It should come as no surprise that So Paulo is by far the most mature startup scene in Brazil. Even entrepreneurs from rival cities will tell you that the majority of Brazils startups are concentrated in the city.

Transitive talent is one of the main advantages So Paulo has in that respect. Established tech companies like Google, Uber and Airbnb, to say nothing of established corporations in general, have their Brazilian headquarters in the city, and when employees get bored or inspiration strikes, they often leave to start companies of their own. By the same token, entrepreneurs looking to recruit experienced teams have no shortage of options from which to choose. The largest startups in the country, such as real estate startup VivaReal, which has raised approximately $75 million to date, are based in the city.

So Paulo is by far the most mature startup scene in Brazil.

The companies themselves get involved, too, whether through patronizing events or providing a steady demand for B2B innovation. The largest and second largest private banks in the country have both set up entire divisions to interact with So Paulos thriving fintech subsector. Visa and IBM are major sponsors of Startup Farm, a leading accelerator with more than $100 million invested in upwards of 200 startups. Brands as varied as Embraco, a refrigeration technology and production company, and Natura, a cosmetics label, have created similar programs to invest in startups operating in their respective spaces. Impact-accelerators such as Artemisia and the nonprofit Endeavor play important roles in the ecosystem.

But the So Paolo startup culture also gets by just fine on its own. Together, co-working spaces like CUBO, plug.coand Impact Hub; accelerators like ACE, which has modeled itself as a growth-oriented version of Y Combinator; investment firms like Monashees, Kaszek Ventures, DGF, Redpoint eVentures, SP Ventures, Antera, 500 Startups, BBI Financial, and Bonanza Investments; and government-led initiatives like Innovatech, which provides online mentorship to around 300 startups, and SEBRAE, which focuses on small business more generally, form a well-rounded, autonomous ecosystem that maintains a surprising level of cohesion, in spite of the sheer size of the city. Organizers launched the inaugural CASE conferenceat a time when most of the national economy was in belt-tightening mode. This fall, they expect 8,000 entrepreneurs from 2,000 startups to attend.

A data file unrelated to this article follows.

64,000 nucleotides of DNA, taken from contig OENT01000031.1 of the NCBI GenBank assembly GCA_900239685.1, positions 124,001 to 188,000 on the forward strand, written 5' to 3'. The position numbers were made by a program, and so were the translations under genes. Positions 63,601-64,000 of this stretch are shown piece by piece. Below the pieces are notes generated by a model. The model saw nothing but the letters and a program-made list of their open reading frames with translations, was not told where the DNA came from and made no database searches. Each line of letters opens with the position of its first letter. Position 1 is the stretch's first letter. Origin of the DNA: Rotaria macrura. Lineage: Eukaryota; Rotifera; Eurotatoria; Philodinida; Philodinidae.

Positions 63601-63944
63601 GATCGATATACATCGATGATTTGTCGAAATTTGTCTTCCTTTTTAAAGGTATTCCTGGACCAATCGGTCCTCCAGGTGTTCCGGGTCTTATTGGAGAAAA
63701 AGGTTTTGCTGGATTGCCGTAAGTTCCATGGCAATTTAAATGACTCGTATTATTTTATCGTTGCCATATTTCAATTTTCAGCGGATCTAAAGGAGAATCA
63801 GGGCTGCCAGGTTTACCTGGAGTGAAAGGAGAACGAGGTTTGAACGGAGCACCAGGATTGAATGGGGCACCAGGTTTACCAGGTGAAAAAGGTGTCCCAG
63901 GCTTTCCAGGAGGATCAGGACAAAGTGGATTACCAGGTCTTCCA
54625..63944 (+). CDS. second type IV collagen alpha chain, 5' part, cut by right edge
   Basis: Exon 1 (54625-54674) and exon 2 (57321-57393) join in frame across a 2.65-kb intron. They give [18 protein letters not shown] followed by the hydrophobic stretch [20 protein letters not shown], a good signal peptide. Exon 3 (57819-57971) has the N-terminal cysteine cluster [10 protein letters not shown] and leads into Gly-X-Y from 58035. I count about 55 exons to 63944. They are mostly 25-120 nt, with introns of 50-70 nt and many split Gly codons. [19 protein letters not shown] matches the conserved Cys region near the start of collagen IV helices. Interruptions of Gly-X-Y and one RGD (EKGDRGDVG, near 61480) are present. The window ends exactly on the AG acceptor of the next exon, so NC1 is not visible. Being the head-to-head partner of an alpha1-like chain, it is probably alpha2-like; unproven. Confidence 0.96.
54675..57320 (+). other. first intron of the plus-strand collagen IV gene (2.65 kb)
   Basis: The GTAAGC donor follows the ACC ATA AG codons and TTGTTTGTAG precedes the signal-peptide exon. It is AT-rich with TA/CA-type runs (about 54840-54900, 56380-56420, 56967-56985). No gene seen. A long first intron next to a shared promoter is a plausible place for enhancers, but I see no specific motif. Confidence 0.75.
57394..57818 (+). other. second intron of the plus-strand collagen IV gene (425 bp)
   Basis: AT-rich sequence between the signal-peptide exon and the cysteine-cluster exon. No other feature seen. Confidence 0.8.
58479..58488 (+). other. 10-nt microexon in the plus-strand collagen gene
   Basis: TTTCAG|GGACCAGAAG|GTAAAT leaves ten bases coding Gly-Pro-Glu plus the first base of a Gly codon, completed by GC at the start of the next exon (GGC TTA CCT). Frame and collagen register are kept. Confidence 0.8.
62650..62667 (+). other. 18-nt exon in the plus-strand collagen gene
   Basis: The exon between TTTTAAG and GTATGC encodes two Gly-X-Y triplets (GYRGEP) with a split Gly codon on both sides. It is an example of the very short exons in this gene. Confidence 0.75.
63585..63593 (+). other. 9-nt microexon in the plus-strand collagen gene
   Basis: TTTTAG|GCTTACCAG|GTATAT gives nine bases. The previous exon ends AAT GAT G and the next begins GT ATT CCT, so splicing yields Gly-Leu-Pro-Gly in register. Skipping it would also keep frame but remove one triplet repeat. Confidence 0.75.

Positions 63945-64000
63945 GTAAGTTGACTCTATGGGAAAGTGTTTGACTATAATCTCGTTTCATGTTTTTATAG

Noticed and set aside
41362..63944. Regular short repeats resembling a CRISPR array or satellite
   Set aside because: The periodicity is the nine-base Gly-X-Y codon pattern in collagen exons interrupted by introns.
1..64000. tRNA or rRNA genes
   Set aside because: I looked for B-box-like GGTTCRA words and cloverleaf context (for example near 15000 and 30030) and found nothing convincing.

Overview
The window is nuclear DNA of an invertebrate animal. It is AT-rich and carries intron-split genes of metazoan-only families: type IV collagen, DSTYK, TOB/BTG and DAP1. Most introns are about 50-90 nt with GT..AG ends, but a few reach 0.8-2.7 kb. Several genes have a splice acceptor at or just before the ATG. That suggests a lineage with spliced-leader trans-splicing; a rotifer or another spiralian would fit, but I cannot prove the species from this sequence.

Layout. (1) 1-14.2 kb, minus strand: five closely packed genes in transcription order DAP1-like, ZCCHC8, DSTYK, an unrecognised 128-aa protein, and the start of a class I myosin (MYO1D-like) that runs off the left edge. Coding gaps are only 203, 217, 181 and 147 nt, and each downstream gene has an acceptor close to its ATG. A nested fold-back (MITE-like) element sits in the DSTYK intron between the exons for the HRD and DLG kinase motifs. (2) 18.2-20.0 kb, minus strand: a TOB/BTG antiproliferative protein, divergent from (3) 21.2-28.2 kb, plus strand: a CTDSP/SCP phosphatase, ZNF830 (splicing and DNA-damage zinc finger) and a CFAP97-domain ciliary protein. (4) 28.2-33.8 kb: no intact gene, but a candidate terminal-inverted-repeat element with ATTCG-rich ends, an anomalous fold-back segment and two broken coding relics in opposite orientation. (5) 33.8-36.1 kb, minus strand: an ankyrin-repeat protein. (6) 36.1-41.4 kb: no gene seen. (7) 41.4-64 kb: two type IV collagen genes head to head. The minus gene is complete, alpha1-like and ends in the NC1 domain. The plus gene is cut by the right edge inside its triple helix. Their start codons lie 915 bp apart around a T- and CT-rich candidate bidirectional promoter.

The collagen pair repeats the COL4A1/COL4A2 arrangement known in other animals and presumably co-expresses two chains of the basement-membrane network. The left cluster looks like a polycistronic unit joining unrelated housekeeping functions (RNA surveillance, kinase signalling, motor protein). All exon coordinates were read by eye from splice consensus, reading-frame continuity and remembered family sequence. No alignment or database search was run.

Leaders in the So Paolos ecosystem include David Velez of NuBank, Brian Requarth of Viva Real, Fabricio Bloisi of Movile, Paulo Veras of 99 Taxis, Jorge Pacheco of Plug, Guilherme Junqueira of Gama Academy, Flavio Pripas of CUBO, Romero Rodriguez of Redpoint, Ana Fontes of RME, angel investor Silvia Valadares, Tony Celestino of UpGlobal, Andr Barrence of Google Campus, Joo Kepler of Bossa Nova Investments, Felipe Matos of Startup Farm, Carolina Morandini of Wayra and Michel Porcino from the So Paolo Mayors Office.

San Pedro Valley

Its rare that you can trace the origins of a given startup scene with such precision, but the chosen moniker for Belo Horizonte gives it all away. Aside from the usual play on the northern California tech-mecca, San Pedro Valley draws its name from the So Pedro, the neighborhood that birthed many of Belo Horizontes first and most successful startups.

What set this core, pioneering group of entrepreneurs apart was not just their businesses but their commitment to giving back, in ways both concrete and abstract, to build a real ecosystem.

Principal among these efforts has been the Brazilian Startup Association, a unique entity started by Gustavo Caetano the CEO of Samba Tech, the online video platform that recently added to its regional holdings with a new satellite location in Seattle, its second in the United States and three other local leaders. Conceived as a facilitator of intra-entrepreneurial exchange and a lobby group advocating on behalf of forward-thinking startup policy in Brazil, the association has grown to include more than 4,000 member startups and 38,000 entrepreneurs throughout the country.